‘Disproportionate assets’ haunt CM Jayalalithaa as Supreme Court reserves judgment!
-Dr. Abdul Ruff Colachal
The successful return to power for the second consecutive time has not really made CM Jayalalithaa happy as her disproportionate assets case makes her feel ‘vulnerable’ again. Wrong computation by the judge Kumaraswamy saved her once, acquitting her from jail in Bangalore, but the final judgment could take her back to jail.
With only a few days left then for the final hearing on appeals against the acquittal of Tamil Nadu Chief Minister Jayalalithaa to commence in the Supreme Court, the Karnataka government on January 20, 2016 filed point-by-point highlights of the “errors” made by the Karnataka High Court in deciding the disproportionate assets case in favour of the AIADMK leader and three co-accused.
The seven-page document listed 16 points of contention against the May 11, 2015judgment of Justice C.R. Kumaraswamy which led to the exoneration of Ms. Jayalalithaa, N. Sasikala Natarajan, V.N. Sudhakaran and J. Elavarasi in the corruption case. Principally, the State government asks whether the bare fact that it was neither considered nor ignored as the “sole prosecuting agency” in the corruption case would not by itself vitiate the High Court judgment.
The State wants the Supreme Court to address what would be the effect of not repairing this omission throughout the appeal hearings in the High Court till they were disposed of.
The State’s document, filed by advocate Joseph Aristotle and settled by senior advocate B.V. Acharya, asks whether the appeals were not vitiated as the duly appointed Public Prosecutor was “never given the opportunity” of an oral hearing. His role was reduced to just handing over written submission, that too on the orders of the Supreme Court, at the fag end of the appeals in the High Court.
The State government pointed out that the acquittal can be set aside by just correcting the “totaling mistake” to show that the value of disproportionate assets of the accused comes to Rs. 16.32 crore, that is 76.7 per cent of the income, against the 8.12 per cent arrived at by the High Court. “Consequently, the judgment of acquittal is liable to be converted into one of conviction even as per the purported principle in Krishnanand Agnihotri’s case,” the State government contended.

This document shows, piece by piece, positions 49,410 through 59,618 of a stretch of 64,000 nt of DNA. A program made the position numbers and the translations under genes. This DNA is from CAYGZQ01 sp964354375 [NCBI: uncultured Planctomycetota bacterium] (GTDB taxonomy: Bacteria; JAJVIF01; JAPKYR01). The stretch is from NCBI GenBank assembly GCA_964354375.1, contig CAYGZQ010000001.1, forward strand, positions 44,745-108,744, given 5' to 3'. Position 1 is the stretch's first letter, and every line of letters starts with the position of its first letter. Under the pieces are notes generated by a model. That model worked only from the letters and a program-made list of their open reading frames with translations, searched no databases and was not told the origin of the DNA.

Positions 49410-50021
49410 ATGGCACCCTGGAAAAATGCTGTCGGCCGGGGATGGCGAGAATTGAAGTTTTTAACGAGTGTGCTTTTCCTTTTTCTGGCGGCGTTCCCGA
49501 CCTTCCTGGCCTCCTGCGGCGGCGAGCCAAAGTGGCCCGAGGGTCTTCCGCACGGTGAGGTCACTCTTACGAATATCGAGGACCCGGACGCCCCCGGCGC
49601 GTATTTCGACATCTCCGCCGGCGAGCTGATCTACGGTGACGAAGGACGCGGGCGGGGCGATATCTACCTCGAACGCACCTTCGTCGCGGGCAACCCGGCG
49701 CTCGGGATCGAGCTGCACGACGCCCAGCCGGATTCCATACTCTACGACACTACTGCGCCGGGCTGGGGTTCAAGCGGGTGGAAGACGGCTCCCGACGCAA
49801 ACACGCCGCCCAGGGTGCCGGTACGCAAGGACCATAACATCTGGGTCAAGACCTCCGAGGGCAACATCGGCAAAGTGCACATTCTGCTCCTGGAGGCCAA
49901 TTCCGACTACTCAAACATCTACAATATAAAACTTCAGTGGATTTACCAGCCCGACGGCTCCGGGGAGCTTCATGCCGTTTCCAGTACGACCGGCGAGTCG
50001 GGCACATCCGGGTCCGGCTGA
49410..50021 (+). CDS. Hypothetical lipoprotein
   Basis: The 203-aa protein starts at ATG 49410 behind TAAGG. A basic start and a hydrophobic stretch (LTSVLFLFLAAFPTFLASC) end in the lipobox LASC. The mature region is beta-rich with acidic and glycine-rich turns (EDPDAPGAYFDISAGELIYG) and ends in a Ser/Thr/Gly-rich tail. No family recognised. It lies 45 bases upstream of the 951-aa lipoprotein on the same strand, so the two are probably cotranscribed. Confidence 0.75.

The Supreme Court on June 07 reserved its judgment on the petition filed by the Karnataka Government and others against acquittal of Tamil Nadu Chief Minister J Jayalalithaa in the disproportionate assets case.
The apex court has asked the Karnataka Government and other respondents to file their written submissions by June 10. The vacation bench comprising Justices PC Ghose and Amitava Roy had in the matter last week heard at length the Special Public Prosecutor of Karnataka.
The AIADMK chief was convicted by a trial court of misusing her position as the Chief Minister between 1991 and 1996 to amass disproportionate assets of nearly Rs 67 crore. The Karnataka High Court overturned that verdict and acquitted her last year.
Earlier, the Apex Court had adjourned the hearing on Tamil Nadu Chief Minister J. Jayalalithaa`s disproportionate assets case to March 10. The Karnataka Government had filed an appeal in the apex court, challenging the High Court`s order acquitting Jayalalithaa in the case. The apex court allowed Jayalalithaa`s counsels to file compilation of original documents and evidences.
The AIADMK chief had to resign as the chief minister following her conviction and sentence of four-year jail term with Rs. 100 crore fine under various the provisions of the Prevention of Corruption Act and others by a Bengaluru court on September 27, 2014.
CM Jayalalithaa had earlier sought the adjournment of the appeals against her acquittal in a disproportionate assets case, which was scheduled on February 2. Accordingly, a bench led by Justice P.C. Ghose agreed to postpone the hearing to February 23.
Chief Minister Jayalalithaa launched a full frontal attack on the authority of the Karnataka government to move the Supreme Court against her acquittal in a disproportionate assets case, labeling it as“interference in the internal affairs of Tamil Nadu” and a violation of the federal scheme enshrined in the Constitution.
However the court overruled her objections.
Now the Apex Court has not specified any date for the next hearing.